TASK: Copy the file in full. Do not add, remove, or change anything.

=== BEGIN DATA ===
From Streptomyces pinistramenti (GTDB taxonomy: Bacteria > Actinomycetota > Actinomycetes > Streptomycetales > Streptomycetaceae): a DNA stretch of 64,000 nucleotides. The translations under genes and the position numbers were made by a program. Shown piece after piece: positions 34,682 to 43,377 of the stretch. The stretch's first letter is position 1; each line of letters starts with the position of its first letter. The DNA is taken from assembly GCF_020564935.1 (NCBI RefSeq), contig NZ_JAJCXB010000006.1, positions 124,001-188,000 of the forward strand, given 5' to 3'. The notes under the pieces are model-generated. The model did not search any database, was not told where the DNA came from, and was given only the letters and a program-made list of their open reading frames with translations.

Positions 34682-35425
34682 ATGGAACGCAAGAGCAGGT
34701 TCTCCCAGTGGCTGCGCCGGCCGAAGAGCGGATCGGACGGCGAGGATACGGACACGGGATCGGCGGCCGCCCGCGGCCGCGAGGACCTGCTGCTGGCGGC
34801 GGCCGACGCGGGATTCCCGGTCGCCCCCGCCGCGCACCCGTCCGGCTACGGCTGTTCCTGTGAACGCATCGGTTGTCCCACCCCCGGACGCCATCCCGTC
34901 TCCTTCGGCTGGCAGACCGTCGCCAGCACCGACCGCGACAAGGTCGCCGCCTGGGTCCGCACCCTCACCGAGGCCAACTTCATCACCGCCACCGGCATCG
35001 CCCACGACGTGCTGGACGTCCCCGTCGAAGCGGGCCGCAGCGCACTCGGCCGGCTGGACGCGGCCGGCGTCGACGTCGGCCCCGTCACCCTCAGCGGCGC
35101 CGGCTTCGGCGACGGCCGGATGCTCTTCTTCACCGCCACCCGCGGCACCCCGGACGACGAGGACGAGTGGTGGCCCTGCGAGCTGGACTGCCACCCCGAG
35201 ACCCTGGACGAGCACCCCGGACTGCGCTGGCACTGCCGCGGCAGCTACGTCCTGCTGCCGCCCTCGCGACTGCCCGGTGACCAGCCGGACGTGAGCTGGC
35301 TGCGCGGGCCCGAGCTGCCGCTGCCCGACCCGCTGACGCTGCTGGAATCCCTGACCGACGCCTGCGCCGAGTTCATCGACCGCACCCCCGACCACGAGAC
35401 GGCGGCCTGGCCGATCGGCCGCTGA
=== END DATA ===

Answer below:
From Streptomyces pinistramenti (GTDB taxonomy: Bacteria > Actinomycetota > Actinomycetes > Streptomycetales > Streptomycetaceae): a DNA stretch of 64,000 nucleotides. The translations under genes and the position numbers were made by a program. Shown piece after piece: positions 34,682 to 43,377 of the stretch. The stretch's first letter is position 1; each line of letters starts with the position of its first letter. The DNA is taken from assembly GCF_020564935.1 (NCBI RefSeq), contig NZ_JAJCXB010000006.1, positions 124,001-188,000 of the forward strand, given 5' to 3'. The notes under the pieces are model-generated. The model did not search any database, was not told where the DNA came from, and was given only the letters and a program-made list of their open reading frames with translations.

Positions 34682-35425
34682 ATGGAACGCAAGAGCAGGT
34701 TCTCCCAGTGGCTGCGCCGGCCGAAGAGCGGATCGGACGGCGAGGATACGGACACGGGATCGGCGGCCGCCCGCGGCCGCGAGGACCTGCTGCTGGCGGC
34801 GGCCGACGCGGGATTCCCGGTCGCCCCCGCCGCGCACCCGTCCGGCTACGGCTGTTCCTGTGAACGCATCGGTTGTCCCACCCCCGGACGCCATCCCGTC
34901 TCCTTCGGCTGGCAGACCGTCGCCAGCACCGACCGCGACAAGGTCGCCGCCTGGGTCCGCACCCTCACCGAGGCCAACTTCATCACCGCCACCGGCATCG
35001 CCCACGACGTGCTGGACGTCCCCGTCGAAGCGGGCCGCAGCGCACTCGGCCGGCTGGACGCGGCCGGCGTCGACGTCGGCCCCGTCACCCTCAGCGGCGC
35101 CGGCTTCGGCGACGGCCGGATGCTCTTCTTCACCGCCACCCGCGGCACCCCGGACGACGAGGACGAGTGGTGGCCCTGCGAGCTGGACTGCCACCCCGAG
35201 ACCCTGGACGAGCACCCCGGACTGCGCTGGCACTGCCGCGGCAGCTACGTCCTGCTGCCGCCCTCGCGACTGCCCGGTGACCAGCCGGACGTGAGCTGGC
35301 TGCGCGGGCCCGAGCTGCCGCTGCCCGACCCGCTGACGCTGCTGGAATCCCTGACCGACGCCTGCGCCGAGTTCATCGACCGCACCCCCGACCACGAGAC
35401 GGCGGCCTGGCCGATCGGCCGCTGA